Andrew's second novel is a book which explores the complexities of creating and sustaining multiple (online) identities, and justifying the choices which are made by the main protagonist: Jeff Brennan.
Jeff Brennan, is to be quite frank, a bit of a dick, and I like the fact that Andrew has written him as a conflicted character with no qualms about deceiving himself and those around him as to his own true weaknesses. The premise of the novel follows Jeff's unravelling as a character fraud, whose lies and deception begin to get the better of him. The relationship with his grandfather is the most interesting to read and I empathised with his grandfather, whose disappointment in his treasured grandson makes him reflect on whether he could have done more for Jeff who came to him after the death of his parents. His grandfather is certainly canny, a former Fleet Street journalist, whose investigative mind helps him to understand Jeff's actions through social media. His grandfather notes with sadness: "Human beings are like houses, all with elaborate security measures to keep out intruders, but all with a weakness somewhere. Find the weakness and you've found the key." Prescient words.
The characters Andrew has developed in the book are pretty hard to like, and it's hard to understand why Jeff does what he does, he not only tricks a woman who believes she is being courted by a famous online blogger, but he also creates this pseudo-infamy around the character of an eco-protestor. The woman Jeff dates (Marie) is cloyingly irritating. She's starstruck and believes that she is in love with the real political blogger whose online identity Jeff has stolen: "You were probably ashamed of me, this unemployed American girl who hadn't achieved a damn thing in all the years you'd been running Britain's most popular political blog." She sounds exactly like the type of person who would call her kids Paprika and Hestor, and breastfeed them until they are seven. She goes on to comfort herself with her own self-important deluded existential crisis: "I really should have been happy, shouldn't I? You were Jeff Brennan, the famous blogger. So kind, thoughtful, eager to make me happy." Andrew's got the balance of Marie just right, she's annoying and desperate enough to annoy a reader like me who generally appreciates strong female characters, but also I felt genuinely conflicted when Jeff's stories begin to unravel and I wondered just to what lengths Marie would go to in order to keep up with the pretence of her being with a "famous political blogger."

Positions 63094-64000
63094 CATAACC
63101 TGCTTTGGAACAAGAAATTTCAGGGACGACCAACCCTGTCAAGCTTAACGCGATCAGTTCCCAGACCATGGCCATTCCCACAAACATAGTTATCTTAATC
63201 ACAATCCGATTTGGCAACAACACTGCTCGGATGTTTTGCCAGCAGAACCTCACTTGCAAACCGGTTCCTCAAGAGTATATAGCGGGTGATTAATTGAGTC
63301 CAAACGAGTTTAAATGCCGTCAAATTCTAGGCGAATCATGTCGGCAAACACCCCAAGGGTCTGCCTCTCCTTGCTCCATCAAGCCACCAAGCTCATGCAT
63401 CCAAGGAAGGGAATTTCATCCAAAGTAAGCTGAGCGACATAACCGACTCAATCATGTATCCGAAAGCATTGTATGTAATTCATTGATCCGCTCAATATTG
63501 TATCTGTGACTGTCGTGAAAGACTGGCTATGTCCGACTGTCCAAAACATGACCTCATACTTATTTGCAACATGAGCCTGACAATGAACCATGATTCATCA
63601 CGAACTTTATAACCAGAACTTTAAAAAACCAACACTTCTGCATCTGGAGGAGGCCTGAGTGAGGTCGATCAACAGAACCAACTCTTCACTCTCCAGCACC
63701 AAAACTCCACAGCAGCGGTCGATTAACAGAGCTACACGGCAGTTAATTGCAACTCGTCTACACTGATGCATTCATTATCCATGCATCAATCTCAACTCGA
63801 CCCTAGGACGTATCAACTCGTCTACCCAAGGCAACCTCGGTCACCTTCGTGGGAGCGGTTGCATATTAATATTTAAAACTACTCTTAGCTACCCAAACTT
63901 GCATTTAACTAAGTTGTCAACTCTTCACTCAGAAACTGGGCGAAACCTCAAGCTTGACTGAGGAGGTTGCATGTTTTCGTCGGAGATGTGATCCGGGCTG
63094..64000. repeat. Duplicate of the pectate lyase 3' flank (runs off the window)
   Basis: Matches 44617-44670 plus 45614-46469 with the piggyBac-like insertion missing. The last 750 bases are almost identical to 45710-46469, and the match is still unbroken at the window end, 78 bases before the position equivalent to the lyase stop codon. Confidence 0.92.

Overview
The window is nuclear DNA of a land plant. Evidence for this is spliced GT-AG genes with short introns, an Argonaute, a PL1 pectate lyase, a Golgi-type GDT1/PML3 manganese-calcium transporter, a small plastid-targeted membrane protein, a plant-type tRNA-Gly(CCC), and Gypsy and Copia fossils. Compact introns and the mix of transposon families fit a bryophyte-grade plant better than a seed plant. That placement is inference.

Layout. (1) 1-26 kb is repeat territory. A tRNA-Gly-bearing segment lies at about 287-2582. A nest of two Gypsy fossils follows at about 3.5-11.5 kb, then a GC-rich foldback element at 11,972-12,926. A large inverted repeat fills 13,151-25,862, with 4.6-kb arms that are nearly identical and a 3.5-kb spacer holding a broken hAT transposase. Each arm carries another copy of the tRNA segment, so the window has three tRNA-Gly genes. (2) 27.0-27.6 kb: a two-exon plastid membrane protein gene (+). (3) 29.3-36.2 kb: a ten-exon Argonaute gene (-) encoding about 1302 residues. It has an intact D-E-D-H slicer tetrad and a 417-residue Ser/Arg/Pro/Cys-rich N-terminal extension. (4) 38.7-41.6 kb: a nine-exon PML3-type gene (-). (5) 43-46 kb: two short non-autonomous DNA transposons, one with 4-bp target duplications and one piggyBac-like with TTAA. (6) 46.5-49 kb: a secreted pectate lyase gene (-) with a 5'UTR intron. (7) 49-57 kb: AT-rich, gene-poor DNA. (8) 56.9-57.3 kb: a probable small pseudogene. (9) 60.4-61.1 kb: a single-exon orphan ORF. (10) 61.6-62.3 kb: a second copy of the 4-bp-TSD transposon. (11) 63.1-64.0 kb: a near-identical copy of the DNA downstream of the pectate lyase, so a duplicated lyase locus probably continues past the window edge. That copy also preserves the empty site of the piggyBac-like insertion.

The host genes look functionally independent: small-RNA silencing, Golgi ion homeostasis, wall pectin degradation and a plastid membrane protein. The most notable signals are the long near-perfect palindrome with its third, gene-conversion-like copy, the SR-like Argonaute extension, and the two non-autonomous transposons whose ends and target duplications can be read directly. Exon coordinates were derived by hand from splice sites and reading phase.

There is also a passive-aggressive bromance between Jeff and his "mate" Jon. Jon's fears of 'losing' Jeff as the relationship between him and Marie develop are handled really nicely by Andrew. It's a little uncomfortable watching the slow burning resentment towards Jeff's relationship which is built on deception and lies with Marie. Jon pretty much wants Jeff all to himself, play videogames and get trashed. He's also privy to Jeff's deceptions and rather than strongly condemn Jeff, he just warns him to not get caught out.
Fundamentally, it's the interactions between the characters which binds this story together, it's a story that explores the lengths some people will go to in projecting a pretence of "success" (whatever and however success is defined), and the uncomfortableness some of us may feel when we know a loved one is acting like a huge dick. Jeff's grandfather is a well crafted moral compass of the book, he struggles to accept that his beloved grandson is a huckster, but at the same time, wants to help him to confront his deceptions. The book also really nicely captures the way in which we all live out our lives on social media. This is virtually anathema to Jeff's grandfather who struggles at first with Facebook, but then begins to understand how the cynical use of social media allows his grandson to live out these plural fantasy lives to feed his own ego.
I strongly recommend A Virtual Love to readers interested in narratives examining how our constant over exposure on social media feeds the very best and worst of our characteristics. The very worst reveals vulnerability and tendencies to feed our egos with very public proclamations of "doing good" (as we see in Marcus' character: the eco-warrior). The best shows a canniness to weave and sustain multiple identities and frames of reference which at the very least, demonstrates a sort of resilience and pragmatism. Of course I could be too generous with that! This is a well crafted book; characters half of whom are detestable, half who are likeable, and at the very centre, a divisive and deeply conflicted young man whose selfishness knows no bounds.
Published by Legend Press: